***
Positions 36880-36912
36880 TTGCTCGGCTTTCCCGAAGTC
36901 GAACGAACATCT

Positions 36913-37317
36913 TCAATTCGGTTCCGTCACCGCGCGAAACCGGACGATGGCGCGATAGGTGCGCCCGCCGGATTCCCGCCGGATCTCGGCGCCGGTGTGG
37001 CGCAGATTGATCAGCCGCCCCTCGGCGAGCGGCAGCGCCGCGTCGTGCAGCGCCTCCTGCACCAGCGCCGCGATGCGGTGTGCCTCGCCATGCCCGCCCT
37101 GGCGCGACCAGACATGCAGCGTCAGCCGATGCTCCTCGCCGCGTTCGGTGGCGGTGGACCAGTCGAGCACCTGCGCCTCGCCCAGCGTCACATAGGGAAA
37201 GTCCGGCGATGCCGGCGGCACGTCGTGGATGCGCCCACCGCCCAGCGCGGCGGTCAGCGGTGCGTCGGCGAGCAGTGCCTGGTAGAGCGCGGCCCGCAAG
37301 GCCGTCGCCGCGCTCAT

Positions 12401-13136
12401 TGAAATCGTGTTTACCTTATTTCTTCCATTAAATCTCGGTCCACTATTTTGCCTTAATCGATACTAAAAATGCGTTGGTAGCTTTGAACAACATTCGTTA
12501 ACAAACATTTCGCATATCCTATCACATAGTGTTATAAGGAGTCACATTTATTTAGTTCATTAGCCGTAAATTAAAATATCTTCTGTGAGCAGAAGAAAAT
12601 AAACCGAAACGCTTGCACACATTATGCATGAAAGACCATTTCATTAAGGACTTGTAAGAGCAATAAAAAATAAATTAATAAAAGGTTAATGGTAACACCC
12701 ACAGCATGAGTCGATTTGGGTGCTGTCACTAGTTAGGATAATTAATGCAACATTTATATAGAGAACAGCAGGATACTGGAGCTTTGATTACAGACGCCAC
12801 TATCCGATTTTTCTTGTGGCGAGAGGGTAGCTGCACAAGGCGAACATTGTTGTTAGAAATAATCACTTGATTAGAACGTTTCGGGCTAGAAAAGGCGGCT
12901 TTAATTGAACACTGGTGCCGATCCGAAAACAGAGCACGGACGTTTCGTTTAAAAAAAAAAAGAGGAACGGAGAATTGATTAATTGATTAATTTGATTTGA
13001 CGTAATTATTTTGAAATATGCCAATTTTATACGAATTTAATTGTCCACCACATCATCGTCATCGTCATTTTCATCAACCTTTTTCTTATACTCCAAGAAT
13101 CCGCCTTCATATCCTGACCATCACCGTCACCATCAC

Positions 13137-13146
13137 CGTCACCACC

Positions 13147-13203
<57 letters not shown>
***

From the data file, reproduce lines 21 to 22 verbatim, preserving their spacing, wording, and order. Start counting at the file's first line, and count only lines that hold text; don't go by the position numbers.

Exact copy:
Positions 13147-13203
<57 letters not shown>